Town of ExeterUpdated Demographic and Economic Characteristics
* Annual information for 2000-2010 is available by downloading this Excel file
675 Ten Rod Rd.
Exeter, RI 02822
Hours: 9 a.m.–4 p.m.
- Established: 1641
- Incorporated: 1742
- Form of government: Five-member town council
- Council meetings: First Monday of each month at 7:30 p.m.
- Fiscal year begins: July 1
A summary profile of Census 2000 characteristics is available from the RI Office of Statewide Planning at: http://www.planning.ri.gov/census/citytown.htm
Hyperlinks provided by the Office of Municipal Affairs, Rhode Island Department of Administration.
- Exeter municipal departments and officials
- Find Exeter's state senator and representative
- Town of Exeter homepage
- Ladd school redevelopment
- Area points of interest and attractions: please visit the state tourism website
In the early 1600s the colonial settlements of North Kingstown and East Greenwich referred to the area west of the Connecticut boundary as the “Vacant Lands” because there were no colonial settlements in the area. This large area of land consisted of the communities of West Greenwich, northern parts of South Kingstown, Charlestown, Richmond, Hopkinton and Exeter. However, this tract of land was by no means “vacant,” it was a stronghold of the Narragansett Indians. The decline of the Narragansetts probably began with the famous Pettaquamscutt Land Purchase in 1657. Sixty-four thousand acres of land was purchased from the Narragansetts by land speculators for the small sum of goods worth approximately $175, although hostility still remained in the area. After many intense battles between the colonists and the Indians, the Great Swamp fight broke the stronghold of the Indian Empire in the "Vacant Lands." Indian survivors of the Great Swamp Fight were later massacred in the Town of Natick, on the Pawtucket River. This massacre brought an end to Indian supremacy in this area.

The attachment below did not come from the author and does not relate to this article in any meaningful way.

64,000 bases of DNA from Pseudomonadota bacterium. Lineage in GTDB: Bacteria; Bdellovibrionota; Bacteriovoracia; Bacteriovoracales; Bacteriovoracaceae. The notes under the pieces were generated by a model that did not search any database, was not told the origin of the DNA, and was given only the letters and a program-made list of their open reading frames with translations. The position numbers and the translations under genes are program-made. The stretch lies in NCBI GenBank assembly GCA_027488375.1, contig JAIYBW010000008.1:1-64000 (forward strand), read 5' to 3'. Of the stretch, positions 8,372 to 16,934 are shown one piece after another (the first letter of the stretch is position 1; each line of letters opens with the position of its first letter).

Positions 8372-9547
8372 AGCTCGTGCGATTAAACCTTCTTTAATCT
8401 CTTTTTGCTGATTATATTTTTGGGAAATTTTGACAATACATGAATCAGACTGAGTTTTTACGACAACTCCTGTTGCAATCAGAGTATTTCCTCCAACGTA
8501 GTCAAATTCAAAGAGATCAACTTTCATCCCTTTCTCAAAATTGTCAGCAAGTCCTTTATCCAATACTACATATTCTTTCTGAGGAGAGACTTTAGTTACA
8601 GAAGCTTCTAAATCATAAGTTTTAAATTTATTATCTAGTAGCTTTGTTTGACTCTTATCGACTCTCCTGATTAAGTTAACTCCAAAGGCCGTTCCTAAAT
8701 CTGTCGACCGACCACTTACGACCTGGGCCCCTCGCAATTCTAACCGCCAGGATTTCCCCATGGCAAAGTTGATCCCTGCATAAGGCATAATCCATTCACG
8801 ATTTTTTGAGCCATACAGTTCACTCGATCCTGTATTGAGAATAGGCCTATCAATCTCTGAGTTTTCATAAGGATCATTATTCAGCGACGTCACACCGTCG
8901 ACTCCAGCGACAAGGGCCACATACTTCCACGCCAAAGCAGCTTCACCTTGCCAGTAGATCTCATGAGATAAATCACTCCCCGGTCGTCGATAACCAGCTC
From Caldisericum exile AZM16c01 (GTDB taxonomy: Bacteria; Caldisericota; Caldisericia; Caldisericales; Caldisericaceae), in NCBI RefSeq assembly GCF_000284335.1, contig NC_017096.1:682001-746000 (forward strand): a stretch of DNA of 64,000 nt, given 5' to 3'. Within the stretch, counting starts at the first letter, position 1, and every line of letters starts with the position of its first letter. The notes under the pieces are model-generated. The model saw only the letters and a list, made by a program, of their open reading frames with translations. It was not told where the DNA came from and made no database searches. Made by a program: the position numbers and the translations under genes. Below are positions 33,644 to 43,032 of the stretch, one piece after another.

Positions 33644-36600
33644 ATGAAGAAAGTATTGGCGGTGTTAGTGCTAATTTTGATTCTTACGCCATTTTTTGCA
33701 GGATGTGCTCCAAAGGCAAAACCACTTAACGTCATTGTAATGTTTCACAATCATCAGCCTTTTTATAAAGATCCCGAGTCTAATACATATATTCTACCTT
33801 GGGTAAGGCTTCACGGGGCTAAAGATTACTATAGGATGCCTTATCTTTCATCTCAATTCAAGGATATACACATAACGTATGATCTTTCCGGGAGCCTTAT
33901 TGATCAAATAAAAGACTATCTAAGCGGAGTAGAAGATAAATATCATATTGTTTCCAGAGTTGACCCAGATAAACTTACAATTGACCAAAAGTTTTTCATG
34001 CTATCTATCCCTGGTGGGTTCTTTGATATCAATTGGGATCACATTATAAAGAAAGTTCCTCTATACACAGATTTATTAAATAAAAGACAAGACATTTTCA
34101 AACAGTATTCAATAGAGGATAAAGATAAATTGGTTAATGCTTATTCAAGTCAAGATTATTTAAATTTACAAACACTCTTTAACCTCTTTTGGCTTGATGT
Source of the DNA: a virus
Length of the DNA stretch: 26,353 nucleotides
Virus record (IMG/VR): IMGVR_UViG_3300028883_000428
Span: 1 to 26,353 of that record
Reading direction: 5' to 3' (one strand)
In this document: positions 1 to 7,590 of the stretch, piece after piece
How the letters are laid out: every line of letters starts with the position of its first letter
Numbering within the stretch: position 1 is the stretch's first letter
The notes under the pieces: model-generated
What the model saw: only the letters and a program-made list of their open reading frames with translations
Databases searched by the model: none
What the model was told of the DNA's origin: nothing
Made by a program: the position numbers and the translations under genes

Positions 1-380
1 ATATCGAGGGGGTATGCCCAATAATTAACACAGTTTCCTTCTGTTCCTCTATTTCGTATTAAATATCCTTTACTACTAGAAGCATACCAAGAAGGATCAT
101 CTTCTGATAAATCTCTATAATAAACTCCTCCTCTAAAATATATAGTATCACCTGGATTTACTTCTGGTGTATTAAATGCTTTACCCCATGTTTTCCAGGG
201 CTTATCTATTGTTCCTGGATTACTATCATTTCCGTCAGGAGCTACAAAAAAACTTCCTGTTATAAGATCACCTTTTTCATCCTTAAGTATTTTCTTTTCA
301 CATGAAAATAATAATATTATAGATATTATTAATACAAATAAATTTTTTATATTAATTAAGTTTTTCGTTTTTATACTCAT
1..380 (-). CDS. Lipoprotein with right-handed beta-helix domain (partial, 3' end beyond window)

From 1680 to 1725, the first permanent settlers of Exeter began to carve homesteads and farms out of the wilderness. The town expanded rapidly and by 1740, approximately 1,000 people were living in Exeter. By 1820, the population had tripled, and villages grew in the lowlands where streams were located, providing a source of power for the mills and small factories. Grist mills, saw mills, stores, blacksmith shops, warp factories, flannel mills and cotton mills sprang up throughout the villages.
With the advent of the 1900s, many of the villages began to decline. The factories were closing, the population decreased and many stores and shops were abandoned or converted for other uses. By 1930, this way of life was practically nonexistent. Today, Exeter is primarily a rural community. A distinctly elegant and charming countryside, the wooded hills, clear streams and lakes, plus a multitude of wild life make this a most desirable spot for a country home site. Several old homes and farms are still in existence in Exeter giving the town a quaintness all its own.